Lurking behind all this are a promising script and interesting concepts from Anthony Read. Like Underworld (the first serial he script-edited), this adventure borrows from Greek mythology: Seth/Theseus brings a tribute from Aneth/Athens to Skonnos/Knossos and faces the Nimon/Minotaur in his complex/labyrinth… Crinoth=Corinth; Soldeed=Daedalus, perhaps… And the notion of the Nimons migrating from world to world like locusts could, in better hands, have been quite disturbing.
As it is, the man/bull aliens are absurd. Way back in 1987, the delightful costume designer June Hudson told me the ballet dancers playing the Nimons “had to try to move gracefully in these dreadful hooves we’d given them”. She’d sourced from Germany a “strange stretch material that looked sweaty and black” for the creatures’ heads. The result is a top-heavy, arm-flailing stagger, only partially compensated by resonant voices – which sound like the Nimons gargle on their own bile.
Shards of pace and atmosphere pierce through in the latter stages. Tom Baker approaches his part in earnest, while Lalla Ward becomes momentarily impassioned, at last breathing life and truth into the second Romana.
Certainly, she has plenty to do, with a solo trip to Crinoth, befriending Sezom (actor John Bailey played companion Victoria’s father in 1967) and zapping Nimons. She looks chic in her red horse-riding outfit and has even made her own sleeker sonic screwdriver, which the Doctor tries to purloin.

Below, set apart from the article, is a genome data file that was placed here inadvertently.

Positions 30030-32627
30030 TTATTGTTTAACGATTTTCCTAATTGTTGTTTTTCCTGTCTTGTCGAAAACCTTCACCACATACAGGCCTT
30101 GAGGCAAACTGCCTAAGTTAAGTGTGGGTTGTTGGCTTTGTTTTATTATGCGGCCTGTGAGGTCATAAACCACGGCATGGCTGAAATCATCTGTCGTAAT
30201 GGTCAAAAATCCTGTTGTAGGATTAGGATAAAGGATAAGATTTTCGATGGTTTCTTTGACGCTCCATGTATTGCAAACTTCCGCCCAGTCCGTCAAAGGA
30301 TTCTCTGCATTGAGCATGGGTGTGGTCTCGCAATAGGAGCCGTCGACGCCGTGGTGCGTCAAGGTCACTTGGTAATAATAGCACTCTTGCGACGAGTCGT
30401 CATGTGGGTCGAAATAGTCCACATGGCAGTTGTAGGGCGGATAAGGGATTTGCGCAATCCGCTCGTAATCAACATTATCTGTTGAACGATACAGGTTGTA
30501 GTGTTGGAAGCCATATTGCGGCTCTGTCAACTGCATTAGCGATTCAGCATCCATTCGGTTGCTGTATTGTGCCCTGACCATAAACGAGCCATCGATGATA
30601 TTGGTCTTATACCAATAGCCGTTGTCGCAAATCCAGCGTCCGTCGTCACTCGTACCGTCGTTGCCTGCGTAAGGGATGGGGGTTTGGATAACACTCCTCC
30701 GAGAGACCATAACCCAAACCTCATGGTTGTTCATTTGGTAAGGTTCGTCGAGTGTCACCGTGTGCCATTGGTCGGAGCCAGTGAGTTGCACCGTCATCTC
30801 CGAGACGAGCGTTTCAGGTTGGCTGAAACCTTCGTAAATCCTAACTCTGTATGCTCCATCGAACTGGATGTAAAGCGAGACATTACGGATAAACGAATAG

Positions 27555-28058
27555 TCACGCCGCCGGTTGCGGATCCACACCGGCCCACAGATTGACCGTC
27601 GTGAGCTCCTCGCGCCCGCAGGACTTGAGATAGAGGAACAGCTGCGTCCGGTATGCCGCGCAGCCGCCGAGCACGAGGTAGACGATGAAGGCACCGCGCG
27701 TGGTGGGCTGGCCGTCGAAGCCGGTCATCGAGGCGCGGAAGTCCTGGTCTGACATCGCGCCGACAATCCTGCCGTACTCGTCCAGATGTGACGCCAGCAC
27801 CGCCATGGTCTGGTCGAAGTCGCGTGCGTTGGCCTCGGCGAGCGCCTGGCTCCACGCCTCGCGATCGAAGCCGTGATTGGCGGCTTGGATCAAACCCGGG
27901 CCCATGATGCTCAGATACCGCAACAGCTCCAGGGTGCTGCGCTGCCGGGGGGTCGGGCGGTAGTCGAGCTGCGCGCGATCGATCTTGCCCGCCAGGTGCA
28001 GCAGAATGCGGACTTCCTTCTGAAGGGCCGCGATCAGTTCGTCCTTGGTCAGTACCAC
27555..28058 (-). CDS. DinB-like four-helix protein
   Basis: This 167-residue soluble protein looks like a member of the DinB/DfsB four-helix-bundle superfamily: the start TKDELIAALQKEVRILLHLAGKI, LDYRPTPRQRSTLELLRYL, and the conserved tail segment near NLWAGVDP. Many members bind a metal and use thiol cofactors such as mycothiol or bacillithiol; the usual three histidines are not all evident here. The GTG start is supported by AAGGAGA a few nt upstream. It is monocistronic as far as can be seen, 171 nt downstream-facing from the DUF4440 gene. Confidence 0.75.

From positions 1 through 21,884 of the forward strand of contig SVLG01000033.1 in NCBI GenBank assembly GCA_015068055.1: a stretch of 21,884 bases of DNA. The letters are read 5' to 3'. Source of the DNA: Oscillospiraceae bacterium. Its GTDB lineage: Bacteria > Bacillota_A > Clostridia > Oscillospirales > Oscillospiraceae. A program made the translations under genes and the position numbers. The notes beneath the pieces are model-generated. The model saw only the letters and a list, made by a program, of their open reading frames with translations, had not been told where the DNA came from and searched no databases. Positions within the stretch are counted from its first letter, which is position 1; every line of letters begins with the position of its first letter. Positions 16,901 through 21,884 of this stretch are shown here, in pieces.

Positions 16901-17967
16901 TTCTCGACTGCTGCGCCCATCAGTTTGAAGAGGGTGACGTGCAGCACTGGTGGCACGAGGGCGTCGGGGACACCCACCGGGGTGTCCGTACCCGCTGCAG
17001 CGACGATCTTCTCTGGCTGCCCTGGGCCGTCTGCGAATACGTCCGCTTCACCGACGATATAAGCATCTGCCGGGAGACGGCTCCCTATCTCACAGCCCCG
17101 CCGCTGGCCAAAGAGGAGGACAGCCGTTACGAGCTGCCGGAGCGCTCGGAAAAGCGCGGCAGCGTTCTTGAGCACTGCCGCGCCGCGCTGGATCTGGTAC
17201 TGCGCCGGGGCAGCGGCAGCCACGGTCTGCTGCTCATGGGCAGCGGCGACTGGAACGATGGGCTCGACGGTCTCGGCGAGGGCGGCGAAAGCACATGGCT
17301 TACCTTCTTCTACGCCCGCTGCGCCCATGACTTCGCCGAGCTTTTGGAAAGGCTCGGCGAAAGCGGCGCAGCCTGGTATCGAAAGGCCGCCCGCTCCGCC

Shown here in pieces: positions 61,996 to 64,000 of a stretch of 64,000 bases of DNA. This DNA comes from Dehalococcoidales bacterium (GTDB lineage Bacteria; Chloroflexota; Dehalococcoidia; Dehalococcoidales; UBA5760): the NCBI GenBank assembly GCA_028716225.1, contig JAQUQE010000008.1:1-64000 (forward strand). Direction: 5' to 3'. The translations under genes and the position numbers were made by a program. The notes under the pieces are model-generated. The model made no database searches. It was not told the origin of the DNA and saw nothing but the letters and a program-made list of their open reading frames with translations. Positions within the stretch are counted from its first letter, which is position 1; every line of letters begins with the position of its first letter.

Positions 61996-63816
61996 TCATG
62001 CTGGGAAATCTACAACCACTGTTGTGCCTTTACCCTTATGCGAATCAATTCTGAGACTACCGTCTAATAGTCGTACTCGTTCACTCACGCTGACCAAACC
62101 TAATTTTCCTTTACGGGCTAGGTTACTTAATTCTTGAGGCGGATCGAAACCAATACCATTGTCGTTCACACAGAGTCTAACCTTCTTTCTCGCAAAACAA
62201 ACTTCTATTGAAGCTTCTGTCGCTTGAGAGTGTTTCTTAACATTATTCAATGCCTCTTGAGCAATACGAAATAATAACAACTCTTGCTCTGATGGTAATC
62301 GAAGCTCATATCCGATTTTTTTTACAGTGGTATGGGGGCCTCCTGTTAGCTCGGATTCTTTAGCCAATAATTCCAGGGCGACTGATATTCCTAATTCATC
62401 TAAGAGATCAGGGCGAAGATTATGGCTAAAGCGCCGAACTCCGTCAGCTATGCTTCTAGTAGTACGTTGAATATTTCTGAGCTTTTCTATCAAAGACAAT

The Horns of Nimon may bring the 1970s to a dismal pass, but it had a toehold on the 1980s, where a flood of changes lay in store. And if it feels like a case of “out with the old”, one has to bear in mind how young some of the production personnel were. Graham Williams, then 34, “absolutely shattered” by three years in the producer’s seat, vacated it. Douglas Adams, 27, also moved on, having made his mildly successful mark on Who.
The largely disappointing season 17 should have ended with Adams’ six-part Shada, but an industrial dispute left the production half-finished. Valiant efforts have been made to resurrect it, but I believe his reputation would be all the poorer had Shada been aired. Adams himself confessed it was thin and mediocre. He told Doctor Who Magazine, “I thought, ‘Phew! – now at least I’m spared anybody seeing it.”
The collapse of Shada also marked the end of Dudley Simpson’s sterling 16-year run composing incidental music. In 1985, he told me how much Doctor Who had meant to him: “I loved it. I think it was the greatest challenge of my life, because every story was different and every episode gave me a challenge. Every moment. It came as quite a blow.”
Most significant of all, The Horns of Nimon sees the retirement of Delia Derbyshire’s arrangement of the theme music and Bernard Lodge’s vortical title sequences, which together had worked their spooky, hypnotic magic on viewers for 17 years.
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Radio Times archive
The episode billings and a letter and final response from outgoing producer, Graham Williams.
[Available on BBC DVD]